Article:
I’m going to confess right now: I have microwaved Cup Noodles in the polystyrene cup many, many times. In collegiate, drunken hazes, I have definitely slammed a Cup Noodles into the ‘wave, waited right in front of the Faraday cage for it to heat up, and immediately downed its electromagnetic molecules. In fact, I have done this sober, as an adult. I’m not proud of it and I am treating this blurb as a safe space to share with you. Thankfully, people like me who play it fast and loose with chemical compounds no longer need to feel shame: Cup Noodles has announced that, starting in 2024, it will be officially microwaveable thanks to its new paper packaging. The packaging will also reduce cooking time from three minutes to two minutes and 15 seconds—a precious 45 seconds, in our harried day and age. What’s more, it’s far more sustainable, with a cup made of 40% recycled fiber and a sleeve made with 100% recycled paper. For the sake of college students and adults who don’t read product instructions everywhere, I’ll rate this a 4.4/5 delicious. —Karen Yuan, culture editor
Robert De Niro’s assistant is suing him in court, alleging that he sent her on superfluous “work wife” expeditions, including but not limited to getting him a very specific martini from Nobu (the restaurant he co-owns). He's countersuing (claiming she “loafed” during work hours), and it's all a big mess. Once, so the claim goes, De Niro asked the assistant to get him a single "particular" martini at 11 p.m. It’s unclear what this “particular martini” entails, but according to Insider, De Niro once declared that he takes his martinis made with Hendricks and a cucumber, shaken. That sounds like a martini that James Bond would order if he moved to Los Angeles and became a skincare influencer, if you ask me. Shaken, as martini drinkers know, means a watered-down martini, and with only a cucumber as a garnish you're really just drinking mostly unflavored gin that's very cold. A particular martini indeed. I'm giving this news an ice-cold, alcoholic, 3.9/5 distressing. —Sam Stone, staff writer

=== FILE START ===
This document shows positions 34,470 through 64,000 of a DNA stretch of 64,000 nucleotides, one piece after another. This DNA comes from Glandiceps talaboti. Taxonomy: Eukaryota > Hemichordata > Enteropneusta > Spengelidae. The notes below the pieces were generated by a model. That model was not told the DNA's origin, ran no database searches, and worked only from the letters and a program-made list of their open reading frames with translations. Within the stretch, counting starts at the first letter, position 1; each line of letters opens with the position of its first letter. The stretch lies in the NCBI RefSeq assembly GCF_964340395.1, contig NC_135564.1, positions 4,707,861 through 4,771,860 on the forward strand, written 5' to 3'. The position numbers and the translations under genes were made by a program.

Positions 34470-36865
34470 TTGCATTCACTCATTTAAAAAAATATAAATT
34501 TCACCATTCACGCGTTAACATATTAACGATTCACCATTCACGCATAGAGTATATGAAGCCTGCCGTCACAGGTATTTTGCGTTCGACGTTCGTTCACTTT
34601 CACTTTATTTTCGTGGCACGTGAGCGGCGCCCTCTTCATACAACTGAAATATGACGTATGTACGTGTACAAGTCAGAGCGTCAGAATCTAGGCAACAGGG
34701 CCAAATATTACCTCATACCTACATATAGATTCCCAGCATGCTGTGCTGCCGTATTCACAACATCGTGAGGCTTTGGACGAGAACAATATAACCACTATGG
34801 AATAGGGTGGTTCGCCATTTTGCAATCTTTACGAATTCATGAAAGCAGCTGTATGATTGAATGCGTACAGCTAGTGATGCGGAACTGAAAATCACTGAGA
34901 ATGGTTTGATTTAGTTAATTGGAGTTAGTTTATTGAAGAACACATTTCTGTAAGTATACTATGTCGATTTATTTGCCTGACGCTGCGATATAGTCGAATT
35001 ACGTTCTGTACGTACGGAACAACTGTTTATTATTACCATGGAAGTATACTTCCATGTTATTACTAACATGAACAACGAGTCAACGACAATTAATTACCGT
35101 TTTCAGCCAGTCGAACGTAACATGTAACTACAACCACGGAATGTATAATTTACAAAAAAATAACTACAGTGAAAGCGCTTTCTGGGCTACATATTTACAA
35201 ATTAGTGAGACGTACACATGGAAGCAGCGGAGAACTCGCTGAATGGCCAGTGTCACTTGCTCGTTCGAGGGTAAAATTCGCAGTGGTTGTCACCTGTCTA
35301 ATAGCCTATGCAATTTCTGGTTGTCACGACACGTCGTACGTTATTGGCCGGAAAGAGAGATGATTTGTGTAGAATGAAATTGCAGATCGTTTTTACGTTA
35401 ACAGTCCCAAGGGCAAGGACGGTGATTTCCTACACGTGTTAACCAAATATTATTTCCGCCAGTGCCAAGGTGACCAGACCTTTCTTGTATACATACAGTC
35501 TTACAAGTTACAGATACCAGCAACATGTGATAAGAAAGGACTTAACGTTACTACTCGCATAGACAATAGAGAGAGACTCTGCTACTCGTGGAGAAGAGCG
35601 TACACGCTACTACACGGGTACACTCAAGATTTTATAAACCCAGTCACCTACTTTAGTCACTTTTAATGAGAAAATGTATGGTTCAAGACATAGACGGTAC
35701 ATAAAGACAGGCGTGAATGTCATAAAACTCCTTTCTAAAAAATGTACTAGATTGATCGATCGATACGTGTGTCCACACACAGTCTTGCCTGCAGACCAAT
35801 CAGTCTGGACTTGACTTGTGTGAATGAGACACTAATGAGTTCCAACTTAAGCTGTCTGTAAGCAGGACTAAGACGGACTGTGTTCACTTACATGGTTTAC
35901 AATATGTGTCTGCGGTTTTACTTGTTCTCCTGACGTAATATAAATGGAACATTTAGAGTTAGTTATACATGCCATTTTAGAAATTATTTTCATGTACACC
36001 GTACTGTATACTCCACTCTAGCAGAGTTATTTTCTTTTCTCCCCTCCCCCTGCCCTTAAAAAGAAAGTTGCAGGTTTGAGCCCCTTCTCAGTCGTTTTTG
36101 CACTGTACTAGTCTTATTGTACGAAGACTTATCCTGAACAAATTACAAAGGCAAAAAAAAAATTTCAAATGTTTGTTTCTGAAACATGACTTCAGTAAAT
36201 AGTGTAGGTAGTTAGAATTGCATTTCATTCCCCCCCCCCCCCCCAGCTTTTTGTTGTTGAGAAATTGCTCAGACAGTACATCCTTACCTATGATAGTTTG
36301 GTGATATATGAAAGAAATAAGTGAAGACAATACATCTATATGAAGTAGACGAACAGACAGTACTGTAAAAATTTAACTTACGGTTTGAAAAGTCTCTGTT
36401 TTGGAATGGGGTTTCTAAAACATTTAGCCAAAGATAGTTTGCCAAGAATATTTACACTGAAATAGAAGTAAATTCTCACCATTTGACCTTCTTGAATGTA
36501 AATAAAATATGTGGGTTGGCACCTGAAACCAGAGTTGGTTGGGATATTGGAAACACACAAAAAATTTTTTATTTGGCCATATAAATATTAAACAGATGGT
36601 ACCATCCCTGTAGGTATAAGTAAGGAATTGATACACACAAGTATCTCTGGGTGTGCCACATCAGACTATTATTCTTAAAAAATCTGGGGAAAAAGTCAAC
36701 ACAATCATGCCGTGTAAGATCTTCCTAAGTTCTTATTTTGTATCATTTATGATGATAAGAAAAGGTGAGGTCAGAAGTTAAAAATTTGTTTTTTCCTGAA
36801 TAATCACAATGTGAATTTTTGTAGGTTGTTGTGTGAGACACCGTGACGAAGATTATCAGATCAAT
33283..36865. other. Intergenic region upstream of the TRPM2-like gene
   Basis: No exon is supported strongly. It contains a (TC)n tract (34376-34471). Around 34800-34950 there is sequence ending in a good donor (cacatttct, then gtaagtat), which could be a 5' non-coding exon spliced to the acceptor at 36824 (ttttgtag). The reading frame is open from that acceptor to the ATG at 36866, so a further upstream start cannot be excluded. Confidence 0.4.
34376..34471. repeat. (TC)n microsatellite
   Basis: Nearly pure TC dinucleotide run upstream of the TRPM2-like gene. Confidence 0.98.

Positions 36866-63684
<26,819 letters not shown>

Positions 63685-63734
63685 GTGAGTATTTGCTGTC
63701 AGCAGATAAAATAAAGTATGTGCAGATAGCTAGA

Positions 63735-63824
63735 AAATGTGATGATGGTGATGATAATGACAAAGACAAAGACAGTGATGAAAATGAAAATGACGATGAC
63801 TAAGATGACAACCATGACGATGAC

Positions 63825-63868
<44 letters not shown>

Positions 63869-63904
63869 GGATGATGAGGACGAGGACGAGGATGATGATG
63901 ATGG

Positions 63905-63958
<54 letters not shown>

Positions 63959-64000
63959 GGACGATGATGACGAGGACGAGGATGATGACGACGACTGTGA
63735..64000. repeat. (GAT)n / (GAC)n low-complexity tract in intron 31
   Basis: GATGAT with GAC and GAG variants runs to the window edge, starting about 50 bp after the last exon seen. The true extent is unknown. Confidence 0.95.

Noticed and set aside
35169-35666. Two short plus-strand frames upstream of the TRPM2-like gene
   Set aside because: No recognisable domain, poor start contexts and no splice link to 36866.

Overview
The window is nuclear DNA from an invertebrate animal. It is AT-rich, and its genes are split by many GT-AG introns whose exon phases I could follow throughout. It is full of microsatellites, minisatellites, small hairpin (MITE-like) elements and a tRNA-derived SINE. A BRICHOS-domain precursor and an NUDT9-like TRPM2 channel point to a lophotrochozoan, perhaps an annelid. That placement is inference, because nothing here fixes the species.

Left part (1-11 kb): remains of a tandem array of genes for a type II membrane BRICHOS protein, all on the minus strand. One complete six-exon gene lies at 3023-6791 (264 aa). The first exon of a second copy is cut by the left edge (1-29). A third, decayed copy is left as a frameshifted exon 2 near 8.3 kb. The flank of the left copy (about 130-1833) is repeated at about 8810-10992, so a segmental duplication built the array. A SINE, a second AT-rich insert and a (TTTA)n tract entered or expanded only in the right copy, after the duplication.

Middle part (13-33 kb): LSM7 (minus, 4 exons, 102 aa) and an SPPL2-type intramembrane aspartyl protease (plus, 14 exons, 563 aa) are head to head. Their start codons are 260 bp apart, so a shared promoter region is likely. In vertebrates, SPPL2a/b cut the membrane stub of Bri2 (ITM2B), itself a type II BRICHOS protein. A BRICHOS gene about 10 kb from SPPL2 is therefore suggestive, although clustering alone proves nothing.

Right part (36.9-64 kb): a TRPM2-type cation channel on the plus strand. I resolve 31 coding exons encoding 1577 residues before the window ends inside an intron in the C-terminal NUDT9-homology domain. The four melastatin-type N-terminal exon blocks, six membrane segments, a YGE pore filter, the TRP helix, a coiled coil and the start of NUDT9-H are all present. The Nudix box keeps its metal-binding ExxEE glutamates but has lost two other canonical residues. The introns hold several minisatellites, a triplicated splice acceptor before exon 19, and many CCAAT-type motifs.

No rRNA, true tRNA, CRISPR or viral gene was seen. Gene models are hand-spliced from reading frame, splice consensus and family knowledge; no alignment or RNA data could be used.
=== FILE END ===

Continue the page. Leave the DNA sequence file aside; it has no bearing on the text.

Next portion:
“Dollarita Steve” is going viral for “slammin’” Dollaritas” at Applebees when an earthquake hit the Bay Area
I recently got engaged but I already have a new soulmate. His name is Steve Mazzari—“Dollarita Steve” to you. Last Friday night, while a 3.9-magnitude earthquake rocked the Bay Area, my boy told KTVU-TV that he’d been “slammin’” the promotional $1 margaritas at a Fisherman’s Wharf Applebee’s during the shake. The decision to dine at Applebee’s was “entirely ironic,” he later clarified, prompted by nobody’s favorite chain airing its “Dollarita’s Back” ads in football games. Lush handlebar mustache and nouveau Jack Sparrow vibe aside, what I really love about Steve is his earning potential. After his televised bit achieved landmark virality on X (formerly Twitter)—“Nothing but respect for my president,” wrote one user—honey is going after sponsorship deals. So far Applebee’s is playing hard to get, but “I will take my business to Chili’s if it comes to that,” he told SF Gate. While boo and I live happily ever after, beware that the Dollarita is a fleeting special. I’m rating
my king this very important news a 5/5 delicious. —Ali Francis, staff writer
Originally Appeared on Bon Appétit